All problem numbers refer to the course text by Devaney. Unless otherwise indicated, all parts of a problem (a), (b), etc. should be completed. You should write up solutions neatly to all problems, making sure to SHOW ALL YOUR WORK. A nonempty subset will be graded. You are strongly encouraged to work on these problems with other classmates, although the solutions you turn in should be YOUR OWN WORK.
Note: Please list the names of any students or faculty who you worked with on the assignment.
Chapter 10 (pp. 130 - 132)
Problems: 3, 4, 6, 8, 11, 16, 20, 24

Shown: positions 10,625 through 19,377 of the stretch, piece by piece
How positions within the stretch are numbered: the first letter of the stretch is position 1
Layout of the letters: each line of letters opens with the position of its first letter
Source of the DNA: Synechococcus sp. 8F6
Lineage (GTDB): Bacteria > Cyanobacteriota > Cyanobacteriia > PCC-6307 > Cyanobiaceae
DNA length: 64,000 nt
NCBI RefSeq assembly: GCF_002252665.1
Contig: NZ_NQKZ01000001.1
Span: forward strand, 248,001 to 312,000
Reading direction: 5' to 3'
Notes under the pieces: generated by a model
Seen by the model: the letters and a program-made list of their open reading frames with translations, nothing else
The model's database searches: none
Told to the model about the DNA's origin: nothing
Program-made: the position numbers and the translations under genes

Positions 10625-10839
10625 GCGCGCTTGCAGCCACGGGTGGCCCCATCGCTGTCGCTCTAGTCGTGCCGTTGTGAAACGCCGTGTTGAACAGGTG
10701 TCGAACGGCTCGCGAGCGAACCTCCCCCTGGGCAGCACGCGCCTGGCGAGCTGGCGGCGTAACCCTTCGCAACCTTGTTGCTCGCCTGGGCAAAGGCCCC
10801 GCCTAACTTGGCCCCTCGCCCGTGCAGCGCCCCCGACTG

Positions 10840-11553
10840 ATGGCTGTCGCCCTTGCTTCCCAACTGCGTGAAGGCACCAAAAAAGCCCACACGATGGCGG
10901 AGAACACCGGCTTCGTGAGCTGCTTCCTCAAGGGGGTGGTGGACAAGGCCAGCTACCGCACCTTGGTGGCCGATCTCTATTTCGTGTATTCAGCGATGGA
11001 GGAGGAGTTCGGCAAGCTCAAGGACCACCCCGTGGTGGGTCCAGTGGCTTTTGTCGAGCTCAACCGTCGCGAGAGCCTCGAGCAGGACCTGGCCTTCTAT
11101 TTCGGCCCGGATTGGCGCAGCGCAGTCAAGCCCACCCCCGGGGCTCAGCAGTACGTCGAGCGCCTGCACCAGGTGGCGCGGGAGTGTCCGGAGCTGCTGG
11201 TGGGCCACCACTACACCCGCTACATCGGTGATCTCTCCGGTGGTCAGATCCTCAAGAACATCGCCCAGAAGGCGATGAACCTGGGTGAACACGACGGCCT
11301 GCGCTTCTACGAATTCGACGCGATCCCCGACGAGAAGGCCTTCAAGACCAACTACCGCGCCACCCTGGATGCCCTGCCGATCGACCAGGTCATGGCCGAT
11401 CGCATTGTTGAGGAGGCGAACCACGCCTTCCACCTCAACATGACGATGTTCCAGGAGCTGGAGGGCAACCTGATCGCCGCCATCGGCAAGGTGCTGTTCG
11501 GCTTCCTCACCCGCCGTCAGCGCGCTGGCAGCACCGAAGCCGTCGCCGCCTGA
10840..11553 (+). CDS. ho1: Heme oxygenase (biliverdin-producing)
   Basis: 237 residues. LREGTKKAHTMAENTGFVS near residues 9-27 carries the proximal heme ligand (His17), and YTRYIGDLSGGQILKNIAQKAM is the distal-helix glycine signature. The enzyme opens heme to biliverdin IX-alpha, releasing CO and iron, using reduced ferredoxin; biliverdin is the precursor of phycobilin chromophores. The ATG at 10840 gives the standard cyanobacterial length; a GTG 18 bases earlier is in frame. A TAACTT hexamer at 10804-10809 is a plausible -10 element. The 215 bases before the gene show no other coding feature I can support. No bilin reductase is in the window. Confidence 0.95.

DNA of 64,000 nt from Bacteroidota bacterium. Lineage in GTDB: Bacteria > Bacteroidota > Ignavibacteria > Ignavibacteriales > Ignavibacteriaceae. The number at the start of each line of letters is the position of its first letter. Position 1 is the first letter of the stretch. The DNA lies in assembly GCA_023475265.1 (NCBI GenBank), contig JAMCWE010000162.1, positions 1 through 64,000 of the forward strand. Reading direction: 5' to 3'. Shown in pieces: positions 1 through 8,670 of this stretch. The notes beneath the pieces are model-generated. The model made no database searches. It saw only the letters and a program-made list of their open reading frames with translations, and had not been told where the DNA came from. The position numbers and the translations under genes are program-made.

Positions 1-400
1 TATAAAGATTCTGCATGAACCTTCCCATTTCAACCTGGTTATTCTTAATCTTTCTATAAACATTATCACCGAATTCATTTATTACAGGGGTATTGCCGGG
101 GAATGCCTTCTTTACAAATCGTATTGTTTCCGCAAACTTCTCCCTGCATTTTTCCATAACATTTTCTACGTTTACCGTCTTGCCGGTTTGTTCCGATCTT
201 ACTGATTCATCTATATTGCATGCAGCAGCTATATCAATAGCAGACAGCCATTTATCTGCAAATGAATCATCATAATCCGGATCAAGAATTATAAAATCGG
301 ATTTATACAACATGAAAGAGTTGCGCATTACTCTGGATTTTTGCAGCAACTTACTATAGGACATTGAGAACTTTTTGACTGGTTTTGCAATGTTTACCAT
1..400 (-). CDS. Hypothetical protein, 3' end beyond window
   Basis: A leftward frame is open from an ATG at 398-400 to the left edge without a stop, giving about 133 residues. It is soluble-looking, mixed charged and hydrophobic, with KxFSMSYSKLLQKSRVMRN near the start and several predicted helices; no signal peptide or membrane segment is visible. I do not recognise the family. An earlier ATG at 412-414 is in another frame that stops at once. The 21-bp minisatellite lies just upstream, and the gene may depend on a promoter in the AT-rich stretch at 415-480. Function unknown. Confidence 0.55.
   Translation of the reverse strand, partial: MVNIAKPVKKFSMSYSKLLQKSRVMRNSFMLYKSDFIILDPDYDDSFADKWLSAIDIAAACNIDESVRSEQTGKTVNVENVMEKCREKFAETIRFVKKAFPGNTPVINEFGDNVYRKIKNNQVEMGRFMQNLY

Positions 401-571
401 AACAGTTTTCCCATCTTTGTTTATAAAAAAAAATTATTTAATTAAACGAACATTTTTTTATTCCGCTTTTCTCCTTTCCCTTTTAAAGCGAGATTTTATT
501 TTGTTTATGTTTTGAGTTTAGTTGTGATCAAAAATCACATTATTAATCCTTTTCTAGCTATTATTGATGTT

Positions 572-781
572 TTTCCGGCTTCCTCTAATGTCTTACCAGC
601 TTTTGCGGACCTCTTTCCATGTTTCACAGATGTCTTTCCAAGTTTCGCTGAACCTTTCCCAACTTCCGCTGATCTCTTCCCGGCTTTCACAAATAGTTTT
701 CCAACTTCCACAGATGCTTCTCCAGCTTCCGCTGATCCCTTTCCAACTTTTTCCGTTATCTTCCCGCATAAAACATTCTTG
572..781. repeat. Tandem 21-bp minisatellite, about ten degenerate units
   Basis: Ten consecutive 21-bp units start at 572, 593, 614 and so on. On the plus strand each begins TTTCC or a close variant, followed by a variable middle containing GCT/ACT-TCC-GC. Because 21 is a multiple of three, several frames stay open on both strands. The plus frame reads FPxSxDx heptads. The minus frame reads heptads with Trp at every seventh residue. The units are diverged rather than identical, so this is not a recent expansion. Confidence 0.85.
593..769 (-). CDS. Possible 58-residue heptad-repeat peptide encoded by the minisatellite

Hint: For problem #20, there are two different approaches. One is to use the graphs of the higher iterates of D(x) which you computed in HW#2, Ch. 3, Exercise 13 and prove that D(x) satisfies all three properties of chaos directly. The second approach is to use binary notation and see what map D(x) reminds you of.
Chapter 11 (pp. 151 - 153)
Problems: 1, 2, 3, 4
Hint: For problem #3, note that there is no assumption that F is continuous.
Prove the Transitivity Proposition, that is, prove that if f and g are topologically conjugate and f is toplogically transitive, then g is topologically transistive. (See class notes from 11/7 for hints and details.)